In the last few decades, marriages or careers have taken 20 million Indians to 110 countries. While most flourished in the adopted land, many didn't want to feel estranged from the mother country. The recent promise of dual citizenship has brought cheer, especially to first-generation immigrants torn between their old and new homes.
The news of dual citizenship issue has also given several Indian women, married to foreign men, a reason to evaluate their multi-identities. For women who accepted their hyphenated identities as Indo-Canadians or Indo-Americans quite long ago, the additional Indian passport would definitely make travel back home easier. They will not have to apply for a visa each time they want to pay a visit to India. "It's truly only a practical aspect to have dual citizenship. I am as Indian as anyone can get," insists Vinitha John, who recently got her Canadian passport.
"An Indian passport on its own sometimes tends to solicit suspicion and disdain and dual citizenship might actually reduce this problem," says Fara Hemingson, an Indo-Canadian from Vancouver. She opted for her Canadian citizenship recently, though she's been here for about 12 years and was entitled to citizenship after three years. "It was morally reprehensible for me to swear allegiance to the Queen especially after kicking out colonialism after 200 years," says Hemingson. She felt a sense of loss when she got her Canadian citizenship, quite similar to the one many women feel when they change their last names after marriage.
For most Indians settled abroad, traveling to India can be a tedious journey. They need visas and immigration counters can also pose problems at the airport. For instance, people trying to get to India when faced with family emergencies have had nightmares dealing with travel arrangements and visas.
There has been a long-standing demand for dual citizenship from persons of Indian origin in Europe, North America, Australia, New Zealand, Singapore and Thailand. Their persistence resulted in the formation of a high level committee in India which recommended that persons of Indian origin abroad be allowed to have dual nationality and enjoy all rights except voting and joining the civil or military services.
If the dual citizenship proposal is cleared in the Indian Parliament, persons of Indian origin abroad would be able to hold Indian passports along with that of their adopted countries. The dual citizenship country list is so far confined to the United Kingdom, United States of America, Canada, Germany, France and Australia, though it might be enlarged.
Ruchika Allen, married to a New Zealander in Auckland, enjoys the benefits of her Kiwi passport. However, getting back her Indian citizenship will be an "emotional issue." Several women of Indian origin have responded positively to the recent Indian government announcement. "It is a practical solution and long overdue," is a common response from women in North America and the UK.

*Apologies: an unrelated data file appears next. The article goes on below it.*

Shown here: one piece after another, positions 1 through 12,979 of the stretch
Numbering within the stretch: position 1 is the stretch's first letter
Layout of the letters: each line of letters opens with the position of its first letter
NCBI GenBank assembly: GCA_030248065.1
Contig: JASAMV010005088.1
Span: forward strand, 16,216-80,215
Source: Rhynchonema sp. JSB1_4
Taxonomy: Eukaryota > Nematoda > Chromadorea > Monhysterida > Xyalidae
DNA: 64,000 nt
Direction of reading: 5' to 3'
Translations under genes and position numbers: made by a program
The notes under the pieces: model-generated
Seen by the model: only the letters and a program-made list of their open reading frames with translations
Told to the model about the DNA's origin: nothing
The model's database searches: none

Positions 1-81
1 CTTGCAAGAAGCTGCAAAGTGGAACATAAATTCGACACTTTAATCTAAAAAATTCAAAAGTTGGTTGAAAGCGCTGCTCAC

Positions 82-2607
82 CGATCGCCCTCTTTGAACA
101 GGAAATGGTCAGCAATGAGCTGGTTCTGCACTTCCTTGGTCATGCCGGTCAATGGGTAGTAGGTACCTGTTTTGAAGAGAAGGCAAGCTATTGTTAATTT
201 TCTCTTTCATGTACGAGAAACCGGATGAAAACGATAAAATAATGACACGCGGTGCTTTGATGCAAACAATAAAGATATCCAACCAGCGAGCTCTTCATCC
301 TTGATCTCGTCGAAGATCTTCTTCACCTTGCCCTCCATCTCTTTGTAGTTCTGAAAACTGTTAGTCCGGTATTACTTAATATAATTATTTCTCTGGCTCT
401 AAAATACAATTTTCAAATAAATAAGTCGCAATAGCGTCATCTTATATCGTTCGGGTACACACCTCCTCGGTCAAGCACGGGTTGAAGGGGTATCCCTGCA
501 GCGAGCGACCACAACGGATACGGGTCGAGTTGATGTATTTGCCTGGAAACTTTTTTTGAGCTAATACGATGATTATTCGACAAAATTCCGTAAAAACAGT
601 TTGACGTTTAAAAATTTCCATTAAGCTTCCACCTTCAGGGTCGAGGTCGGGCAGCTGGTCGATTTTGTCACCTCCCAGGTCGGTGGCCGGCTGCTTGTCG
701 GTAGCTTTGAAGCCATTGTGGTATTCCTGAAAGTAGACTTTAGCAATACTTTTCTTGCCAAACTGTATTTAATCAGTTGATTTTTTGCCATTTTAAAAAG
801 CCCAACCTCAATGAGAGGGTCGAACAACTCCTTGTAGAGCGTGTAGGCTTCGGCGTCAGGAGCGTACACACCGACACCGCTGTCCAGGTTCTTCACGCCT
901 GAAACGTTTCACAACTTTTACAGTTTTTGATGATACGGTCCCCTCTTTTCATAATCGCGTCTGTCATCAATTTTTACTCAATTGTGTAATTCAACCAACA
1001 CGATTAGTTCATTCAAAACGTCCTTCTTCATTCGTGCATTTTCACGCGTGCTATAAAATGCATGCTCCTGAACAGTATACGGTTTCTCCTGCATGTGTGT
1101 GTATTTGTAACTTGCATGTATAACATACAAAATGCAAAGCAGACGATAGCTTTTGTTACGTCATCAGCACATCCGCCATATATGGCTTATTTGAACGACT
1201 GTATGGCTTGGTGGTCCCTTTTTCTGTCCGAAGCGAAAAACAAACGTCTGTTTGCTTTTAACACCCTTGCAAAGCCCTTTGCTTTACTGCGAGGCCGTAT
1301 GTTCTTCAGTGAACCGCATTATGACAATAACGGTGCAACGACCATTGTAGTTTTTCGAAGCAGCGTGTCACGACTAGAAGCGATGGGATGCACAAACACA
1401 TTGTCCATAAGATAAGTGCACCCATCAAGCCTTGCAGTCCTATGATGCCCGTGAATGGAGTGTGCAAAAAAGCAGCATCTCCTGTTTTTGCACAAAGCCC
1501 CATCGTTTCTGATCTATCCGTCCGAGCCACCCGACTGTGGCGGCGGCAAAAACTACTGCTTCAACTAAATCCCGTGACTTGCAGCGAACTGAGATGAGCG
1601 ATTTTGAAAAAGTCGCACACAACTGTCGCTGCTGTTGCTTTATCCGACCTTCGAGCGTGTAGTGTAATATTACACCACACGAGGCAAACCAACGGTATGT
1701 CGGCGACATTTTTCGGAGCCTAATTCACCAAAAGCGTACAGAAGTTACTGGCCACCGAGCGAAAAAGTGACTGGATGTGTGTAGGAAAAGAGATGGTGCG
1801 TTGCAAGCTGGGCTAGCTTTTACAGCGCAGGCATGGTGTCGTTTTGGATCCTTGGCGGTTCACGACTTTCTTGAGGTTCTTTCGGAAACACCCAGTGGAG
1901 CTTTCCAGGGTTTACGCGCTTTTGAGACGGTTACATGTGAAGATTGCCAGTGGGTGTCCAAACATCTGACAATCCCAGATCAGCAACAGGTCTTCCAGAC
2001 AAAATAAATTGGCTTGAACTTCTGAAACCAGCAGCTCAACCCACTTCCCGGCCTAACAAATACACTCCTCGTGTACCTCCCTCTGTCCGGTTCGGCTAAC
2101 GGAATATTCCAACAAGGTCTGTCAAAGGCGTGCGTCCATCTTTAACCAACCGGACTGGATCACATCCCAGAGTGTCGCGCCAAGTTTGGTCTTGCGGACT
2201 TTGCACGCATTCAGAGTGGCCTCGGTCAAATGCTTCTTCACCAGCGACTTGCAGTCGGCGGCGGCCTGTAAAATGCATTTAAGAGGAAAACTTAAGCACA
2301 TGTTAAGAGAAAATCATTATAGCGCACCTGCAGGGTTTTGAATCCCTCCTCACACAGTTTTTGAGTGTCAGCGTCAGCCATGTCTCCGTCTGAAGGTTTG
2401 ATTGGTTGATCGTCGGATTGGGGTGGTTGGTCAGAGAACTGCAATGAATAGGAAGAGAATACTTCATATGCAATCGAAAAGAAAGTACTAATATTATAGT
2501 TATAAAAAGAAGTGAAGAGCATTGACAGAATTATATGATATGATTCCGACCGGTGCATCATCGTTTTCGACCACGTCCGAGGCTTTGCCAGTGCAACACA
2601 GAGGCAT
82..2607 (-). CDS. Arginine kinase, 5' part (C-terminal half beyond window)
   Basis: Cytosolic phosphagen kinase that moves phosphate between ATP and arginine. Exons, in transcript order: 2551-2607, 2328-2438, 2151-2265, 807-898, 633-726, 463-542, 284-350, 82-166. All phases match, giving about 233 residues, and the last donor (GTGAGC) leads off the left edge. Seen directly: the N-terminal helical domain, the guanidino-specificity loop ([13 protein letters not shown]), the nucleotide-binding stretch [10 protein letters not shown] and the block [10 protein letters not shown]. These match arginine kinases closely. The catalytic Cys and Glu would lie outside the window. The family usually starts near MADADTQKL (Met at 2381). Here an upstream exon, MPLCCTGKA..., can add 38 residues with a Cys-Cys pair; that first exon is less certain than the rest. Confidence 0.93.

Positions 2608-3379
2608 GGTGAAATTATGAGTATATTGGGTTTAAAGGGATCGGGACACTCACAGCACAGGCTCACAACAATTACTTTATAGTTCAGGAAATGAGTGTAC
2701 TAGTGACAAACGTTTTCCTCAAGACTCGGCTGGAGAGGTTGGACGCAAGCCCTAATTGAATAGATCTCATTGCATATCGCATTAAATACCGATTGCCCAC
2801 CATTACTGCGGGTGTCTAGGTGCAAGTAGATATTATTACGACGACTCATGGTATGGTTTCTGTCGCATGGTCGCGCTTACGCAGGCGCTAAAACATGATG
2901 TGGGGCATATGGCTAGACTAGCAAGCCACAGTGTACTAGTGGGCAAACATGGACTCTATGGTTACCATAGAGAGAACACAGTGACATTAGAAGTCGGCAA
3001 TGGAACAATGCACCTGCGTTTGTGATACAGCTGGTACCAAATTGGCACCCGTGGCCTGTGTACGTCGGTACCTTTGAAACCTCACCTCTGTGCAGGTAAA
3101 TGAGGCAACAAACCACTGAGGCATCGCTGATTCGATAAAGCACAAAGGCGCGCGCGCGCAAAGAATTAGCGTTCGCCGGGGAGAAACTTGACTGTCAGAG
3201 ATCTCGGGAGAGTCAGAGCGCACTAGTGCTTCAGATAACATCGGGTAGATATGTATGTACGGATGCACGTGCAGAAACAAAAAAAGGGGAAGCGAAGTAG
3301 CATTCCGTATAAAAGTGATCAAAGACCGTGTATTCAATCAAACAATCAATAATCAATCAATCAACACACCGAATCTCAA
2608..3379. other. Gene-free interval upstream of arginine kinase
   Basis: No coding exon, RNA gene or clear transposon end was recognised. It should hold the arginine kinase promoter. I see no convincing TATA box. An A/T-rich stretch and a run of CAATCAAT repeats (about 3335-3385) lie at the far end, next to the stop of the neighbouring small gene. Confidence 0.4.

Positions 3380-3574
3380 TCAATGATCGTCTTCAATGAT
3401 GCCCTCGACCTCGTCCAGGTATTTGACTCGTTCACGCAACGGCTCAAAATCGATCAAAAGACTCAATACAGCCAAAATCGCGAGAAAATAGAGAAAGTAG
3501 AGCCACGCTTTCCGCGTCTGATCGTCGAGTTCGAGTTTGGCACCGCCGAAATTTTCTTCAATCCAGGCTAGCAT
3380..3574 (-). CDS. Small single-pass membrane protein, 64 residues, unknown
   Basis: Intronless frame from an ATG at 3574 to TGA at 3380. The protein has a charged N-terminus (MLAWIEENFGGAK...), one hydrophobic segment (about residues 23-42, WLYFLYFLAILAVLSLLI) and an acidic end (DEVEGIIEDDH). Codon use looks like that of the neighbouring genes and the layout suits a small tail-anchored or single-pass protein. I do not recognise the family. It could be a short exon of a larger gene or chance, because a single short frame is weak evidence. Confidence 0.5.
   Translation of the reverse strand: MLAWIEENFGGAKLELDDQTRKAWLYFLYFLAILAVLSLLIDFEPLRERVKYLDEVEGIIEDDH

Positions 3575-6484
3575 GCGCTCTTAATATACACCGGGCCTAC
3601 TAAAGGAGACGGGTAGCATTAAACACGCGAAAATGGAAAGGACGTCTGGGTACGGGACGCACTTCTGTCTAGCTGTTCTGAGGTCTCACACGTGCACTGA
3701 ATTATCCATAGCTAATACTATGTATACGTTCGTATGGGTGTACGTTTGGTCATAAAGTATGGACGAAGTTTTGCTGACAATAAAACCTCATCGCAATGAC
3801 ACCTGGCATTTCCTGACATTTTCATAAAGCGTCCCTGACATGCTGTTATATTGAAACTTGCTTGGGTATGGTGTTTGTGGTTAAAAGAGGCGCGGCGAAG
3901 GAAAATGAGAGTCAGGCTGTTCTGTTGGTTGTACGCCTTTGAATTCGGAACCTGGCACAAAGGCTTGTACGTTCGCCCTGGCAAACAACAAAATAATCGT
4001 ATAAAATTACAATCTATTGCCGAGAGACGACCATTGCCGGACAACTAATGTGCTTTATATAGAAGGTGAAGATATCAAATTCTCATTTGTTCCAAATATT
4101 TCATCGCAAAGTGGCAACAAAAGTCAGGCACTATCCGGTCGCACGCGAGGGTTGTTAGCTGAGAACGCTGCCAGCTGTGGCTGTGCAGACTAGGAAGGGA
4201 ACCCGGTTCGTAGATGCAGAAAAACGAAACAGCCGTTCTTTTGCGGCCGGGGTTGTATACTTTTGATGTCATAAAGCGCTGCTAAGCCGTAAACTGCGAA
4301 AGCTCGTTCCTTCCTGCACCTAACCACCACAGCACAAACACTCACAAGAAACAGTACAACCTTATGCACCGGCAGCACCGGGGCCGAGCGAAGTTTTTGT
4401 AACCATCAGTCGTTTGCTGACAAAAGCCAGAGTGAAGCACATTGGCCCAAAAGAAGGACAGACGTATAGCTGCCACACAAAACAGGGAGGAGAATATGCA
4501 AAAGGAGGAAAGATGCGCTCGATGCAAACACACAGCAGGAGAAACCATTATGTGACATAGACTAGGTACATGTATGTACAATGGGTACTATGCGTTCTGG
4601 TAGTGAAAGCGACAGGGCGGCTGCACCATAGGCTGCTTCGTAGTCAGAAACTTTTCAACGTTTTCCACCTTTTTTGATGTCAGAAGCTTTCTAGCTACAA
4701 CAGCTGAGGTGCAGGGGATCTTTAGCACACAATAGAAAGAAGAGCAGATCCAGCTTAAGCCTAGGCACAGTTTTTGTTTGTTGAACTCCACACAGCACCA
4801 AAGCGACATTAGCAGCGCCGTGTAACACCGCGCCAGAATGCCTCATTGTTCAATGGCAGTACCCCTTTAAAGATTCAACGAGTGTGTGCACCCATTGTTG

Dual citizenship may also reduce the trauma of cultural conflict that many Indian women married to foreigners experience. Often they fight for cultural space within their homes. Of course, it's not an overt struggle since most cross-cultural marriages take place on the premise of appreciation and sensitivity of the 'other'. But these same marriages suffer from various assumptions and a difference in cultural norms that can be detrimental to the relationship between husband and wife.
In several mixed marriages, the lack of a do-it-yourself culture in India becomes a problem for Indian women setting up home abroad. The women, used to an excellent support system in India, are forced to do several chores on their own. Significantly, Indian women born and bred abroad have fewer problems on this front.
The pressure to pitch in monetarily into the marriage also weighs on Indian women who have been used to parents looking after their needs even when they grow up. "I am always conscious of the need to pay my share of the mortgage and groceries," says a young Indo-Canadian, married to a Canadian. She often takes up odd jobs of packing spices or fruits during the weekend to be able to contribute her share.
The struggle for space is inevitable. "It's nice to be able to unwind with your own kind and use Indian words, eat Indian food and generally do what you'd do at your place in India," says a young woman of Indian origin settled in New Zealand. In India, she thought herself to be quite anglicized. But now, she needs to redefine her identity even in the confines of her own home where her husband and she have set up systems for cooking, washing and entertaining. In some ways, she finds herself wanting
to be more Indian now.
Perhaps Indian women may prefer belonging to two countries rather than one. Dual citizenship appears to be pluralistic compared to the patriarchal concept of single nationality. It relates better to the multiculturalism that is present in mixed societies today. Since 1999, over 70 countries have permitted dual citizenship.
But for women like Amita Southgate, who has lived in the UK for nearly 35 years and is a British citizen, dual citizenship has come too late. "I hadn't visited India for 15 years before I went in 2001," she says. And although she's not ashamed of her Indian roots, she's less inclined to think about getting her original nationality back.